Gore slips back into the wings
The nation, though, and, via satellite, much of the world, will be saving its fullest attention for the swearing-in, by the Chief Justice, William Rehnquist, of the 42nd President of the United States of America, William Jefferson Clinton. How the relationship between the two halves of the new leadership will operate thereafter remains a matter of speculation.
Doubts have been raised about what kind of role Mr Gore will play. A report in Sunday's New York Times argued that since the election campaign, when Mr Gore was portrayed as a virtual equal to the presidential candidate, the Tennessean has discreetly been shuffled into the wings, with little access to the president-elect's ear.
There is little to suggest that Mr Gore will escape the fate of so many former vice-presidents, relegated to playing second fiddle to the Oval Office. During the euphoria last autumn over the Clinton-Gore ticket, it was suggested that Mr Gore may be given a seat in the cabinet, perhaps even as Secretary of State. Nothing like that has happened. Meanwhile Hillary looks like being Mr Clinton's most important confidante.
In the public run-up to today's ceremonies - the bus ride from Monticello on Sunday and various functions in town - Mr Gore has always shown up beside Mr Clinton. He is rarely allowed to speak, however, and cannot help but look awkward while Mr Clinton dominates. At a joint appearance before students at Georgetown University, Mr Gore was obliged to seek the like-minded by yelling out: 'Are there any environmentalists in this crowd?'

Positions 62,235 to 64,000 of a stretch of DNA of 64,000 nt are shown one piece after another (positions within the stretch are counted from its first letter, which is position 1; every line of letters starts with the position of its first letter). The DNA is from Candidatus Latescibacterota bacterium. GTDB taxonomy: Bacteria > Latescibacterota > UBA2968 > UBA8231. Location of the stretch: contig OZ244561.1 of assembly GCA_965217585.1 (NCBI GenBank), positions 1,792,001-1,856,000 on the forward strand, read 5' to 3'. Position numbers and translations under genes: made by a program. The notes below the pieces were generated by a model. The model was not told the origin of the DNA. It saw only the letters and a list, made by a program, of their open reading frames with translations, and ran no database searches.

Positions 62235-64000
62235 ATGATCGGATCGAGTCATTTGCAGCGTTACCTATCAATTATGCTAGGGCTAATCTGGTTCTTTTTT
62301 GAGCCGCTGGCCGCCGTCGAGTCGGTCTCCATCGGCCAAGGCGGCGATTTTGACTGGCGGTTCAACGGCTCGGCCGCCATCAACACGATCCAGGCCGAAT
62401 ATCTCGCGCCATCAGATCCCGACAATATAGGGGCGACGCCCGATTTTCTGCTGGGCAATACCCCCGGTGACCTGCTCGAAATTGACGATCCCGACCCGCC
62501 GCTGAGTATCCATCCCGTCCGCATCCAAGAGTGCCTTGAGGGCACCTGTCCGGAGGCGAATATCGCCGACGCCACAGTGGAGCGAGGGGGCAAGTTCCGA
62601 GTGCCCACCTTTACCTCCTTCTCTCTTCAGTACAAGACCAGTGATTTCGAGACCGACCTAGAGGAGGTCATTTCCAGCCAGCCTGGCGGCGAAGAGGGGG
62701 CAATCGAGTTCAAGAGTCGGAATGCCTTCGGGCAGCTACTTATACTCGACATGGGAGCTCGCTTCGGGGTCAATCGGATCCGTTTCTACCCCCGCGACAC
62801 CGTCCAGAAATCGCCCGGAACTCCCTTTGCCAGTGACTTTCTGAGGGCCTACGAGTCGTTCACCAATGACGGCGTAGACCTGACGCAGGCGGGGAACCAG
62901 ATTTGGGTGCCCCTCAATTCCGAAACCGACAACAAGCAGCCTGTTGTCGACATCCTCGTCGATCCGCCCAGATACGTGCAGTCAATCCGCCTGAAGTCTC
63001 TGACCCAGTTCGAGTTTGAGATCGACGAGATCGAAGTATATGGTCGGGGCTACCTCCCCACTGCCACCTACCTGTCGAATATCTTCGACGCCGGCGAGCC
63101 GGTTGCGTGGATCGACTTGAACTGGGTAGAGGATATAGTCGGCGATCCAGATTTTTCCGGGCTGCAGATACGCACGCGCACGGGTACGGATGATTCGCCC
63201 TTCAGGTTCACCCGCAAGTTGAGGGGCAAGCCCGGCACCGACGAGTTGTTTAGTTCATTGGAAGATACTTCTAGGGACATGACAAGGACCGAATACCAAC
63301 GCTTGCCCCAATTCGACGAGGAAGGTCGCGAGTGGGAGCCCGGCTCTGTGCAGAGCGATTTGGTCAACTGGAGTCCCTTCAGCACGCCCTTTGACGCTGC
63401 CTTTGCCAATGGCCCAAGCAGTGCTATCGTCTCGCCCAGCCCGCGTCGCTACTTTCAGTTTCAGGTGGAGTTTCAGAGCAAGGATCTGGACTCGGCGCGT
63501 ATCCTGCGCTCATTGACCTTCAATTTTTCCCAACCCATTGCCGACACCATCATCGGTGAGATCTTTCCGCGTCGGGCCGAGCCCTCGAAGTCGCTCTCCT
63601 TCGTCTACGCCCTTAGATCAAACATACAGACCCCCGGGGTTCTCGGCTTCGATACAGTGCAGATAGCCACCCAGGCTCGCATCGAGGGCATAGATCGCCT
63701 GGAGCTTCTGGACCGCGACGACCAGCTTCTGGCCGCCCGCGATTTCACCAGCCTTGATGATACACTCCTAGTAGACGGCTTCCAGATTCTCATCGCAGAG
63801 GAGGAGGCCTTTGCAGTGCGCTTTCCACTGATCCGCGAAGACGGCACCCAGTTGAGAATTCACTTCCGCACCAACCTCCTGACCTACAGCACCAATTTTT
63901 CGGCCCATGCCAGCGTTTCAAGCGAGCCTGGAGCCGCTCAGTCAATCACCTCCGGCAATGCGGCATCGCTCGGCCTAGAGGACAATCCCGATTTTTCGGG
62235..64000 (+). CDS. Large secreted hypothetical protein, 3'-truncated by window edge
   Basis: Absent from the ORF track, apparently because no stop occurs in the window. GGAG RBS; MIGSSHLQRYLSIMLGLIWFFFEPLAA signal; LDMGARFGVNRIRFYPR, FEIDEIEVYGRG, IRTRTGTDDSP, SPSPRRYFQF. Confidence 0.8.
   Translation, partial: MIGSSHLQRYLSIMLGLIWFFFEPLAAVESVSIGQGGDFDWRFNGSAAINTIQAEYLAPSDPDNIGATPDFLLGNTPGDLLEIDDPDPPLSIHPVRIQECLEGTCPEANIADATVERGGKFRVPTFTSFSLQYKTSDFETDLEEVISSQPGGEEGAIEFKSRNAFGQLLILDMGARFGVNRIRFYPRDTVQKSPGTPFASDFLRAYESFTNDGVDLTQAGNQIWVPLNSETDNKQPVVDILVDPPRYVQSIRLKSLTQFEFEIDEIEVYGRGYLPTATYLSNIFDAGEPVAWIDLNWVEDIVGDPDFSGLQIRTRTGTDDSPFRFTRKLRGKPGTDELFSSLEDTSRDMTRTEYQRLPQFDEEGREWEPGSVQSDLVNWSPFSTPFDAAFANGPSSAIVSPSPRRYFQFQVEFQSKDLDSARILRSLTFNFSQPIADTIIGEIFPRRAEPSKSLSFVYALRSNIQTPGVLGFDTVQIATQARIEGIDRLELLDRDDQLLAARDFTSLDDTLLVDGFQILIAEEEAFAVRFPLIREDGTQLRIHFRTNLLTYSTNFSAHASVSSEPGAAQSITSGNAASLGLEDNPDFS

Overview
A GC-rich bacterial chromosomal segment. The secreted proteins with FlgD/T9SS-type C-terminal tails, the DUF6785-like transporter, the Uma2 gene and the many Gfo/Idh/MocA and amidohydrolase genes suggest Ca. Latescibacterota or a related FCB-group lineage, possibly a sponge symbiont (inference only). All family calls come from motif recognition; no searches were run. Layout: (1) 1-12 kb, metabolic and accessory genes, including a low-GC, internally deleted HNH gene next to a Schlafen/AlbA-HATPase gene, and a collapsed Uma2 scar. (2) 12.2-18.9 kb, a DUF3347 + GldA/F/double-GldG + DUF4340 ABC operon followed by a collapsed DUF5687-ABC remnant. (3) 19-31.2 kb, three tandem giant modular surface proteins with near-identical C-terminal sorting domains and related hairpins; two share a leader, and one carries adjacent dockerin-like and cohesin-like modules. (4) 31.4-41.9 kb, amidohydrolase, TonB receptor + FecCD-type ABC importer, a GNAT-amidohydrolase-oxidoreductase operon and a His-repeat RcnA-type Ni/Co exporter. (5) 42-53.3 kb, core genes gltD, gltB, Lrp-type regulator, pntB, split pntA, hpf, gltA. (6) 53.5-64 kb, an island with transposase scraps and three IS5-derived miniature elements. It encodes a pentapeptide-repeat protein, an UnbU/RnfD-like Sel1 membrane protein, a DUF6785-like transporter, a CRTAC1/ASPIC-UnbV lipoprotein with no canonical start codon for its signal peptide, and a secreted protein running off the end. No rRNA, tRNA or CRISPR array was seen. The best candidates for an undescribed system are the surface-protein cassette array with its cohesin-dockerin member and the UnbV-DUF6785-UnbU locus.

Specifically, the New York Times reports that Mr Gore's advice on cabinet appointments was more or less passed over. He was said to be disappointed that Mr Clinton chose Tom McLarty, a personal friend of his alone, as White House Chief of Staff. He and his wife, Tipper, were allegedly offended when they were missed off an invitation list to a dinner honouring the Clintons given by the publisher of the Washington Post.
As successor to Dan Quayle, however, Mr Gore would seem not to have too hard an act to follow. Mr Quayle is returning to private life in his native Indiana, where he will sit on boards, make public appearances and perhaps write a book. Only a few still believe he may have a shot at the Republican nomination for president next time. But he recently confided: 'If I ever run for public office again, it will be for president.'
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